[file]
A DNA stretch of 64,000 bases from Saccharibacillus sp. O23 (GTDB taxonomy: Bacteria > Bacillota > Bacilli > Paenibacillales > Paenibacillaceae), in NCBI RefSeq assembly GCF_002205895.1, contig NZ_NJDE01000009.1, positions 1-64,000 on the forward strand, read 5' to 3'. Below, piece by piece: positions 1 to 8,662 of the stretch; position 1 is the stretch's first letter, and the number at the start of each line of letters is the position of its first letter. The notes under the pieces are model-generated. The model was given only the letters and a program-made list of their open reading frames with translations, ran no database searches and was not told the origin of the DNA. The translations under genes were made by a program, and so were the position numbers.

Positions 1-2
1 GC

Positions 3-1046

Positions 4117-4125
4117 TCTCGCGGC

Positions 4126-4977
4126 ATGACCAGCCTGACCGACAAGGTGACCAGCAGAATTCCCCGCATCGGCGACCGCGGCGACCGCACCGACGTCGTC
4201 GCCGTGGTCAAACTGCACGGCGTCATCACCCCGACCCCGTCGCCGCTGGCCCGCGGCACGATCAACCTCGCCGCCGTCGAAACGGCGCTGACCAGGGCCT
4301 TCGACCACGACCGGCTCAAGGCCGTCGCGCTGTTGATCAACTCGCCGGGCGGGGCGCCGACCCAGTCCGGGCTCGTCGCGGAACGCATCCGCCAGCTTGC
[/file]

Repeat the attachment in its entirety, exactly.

A DNA stretch of 64,000 bases from Saccharibacillus sp. O23 (GTDB taxonomy: Bacteria > Bacillota > Bacilli > Paenibacillales > Paenibacillaceae), in NCBI RefSeq assembly GCF_002205895.1, contig NZ_NJDE01000009.1, positions 1-64,000 on the forward strand, read 5' to 3'. Below, piece by piece: positions 1 to 8,662 of the stretch; position 1 is the stretch's first letter, and the number at the start of each line of letters is the position of its first letter. The notes under the pieces are model-generated. The model was given only the letters and a program-made list of their open reading frames with translations, ran no database searches and was not told the origin of the DNA. The translations under genes were made by a program, and so were the position numbers.

Positions 1-2
1 GC

Positions 3-1046

Positions 4117-4125
4117 TCTCGCGGC

Positions 4126-4977
4126 ATGACCAGCCTGACCGACAAGGTGACCAGCAGAATTCCCCGCATCGGCGACCGCGGCGACCGCACCGACGTCGTC
4201 GCCGTGGTCAAACTGCACGGCGTCATCACCCCGACCCCGTCGCCGCTGGCCCGCGGCACGATCAACCTCGCCGCCGTCGAAACGGCGCTGACCAGGGCCT
4301 TCGACCACGACCGGCTCAAGGCCGTCGCGCTGTTGATCAACTCGCCGGGCGGGGCGCCGACCCAGTCCGGGCTCGTCGCGGAACGCATCCGCCAGCTTGC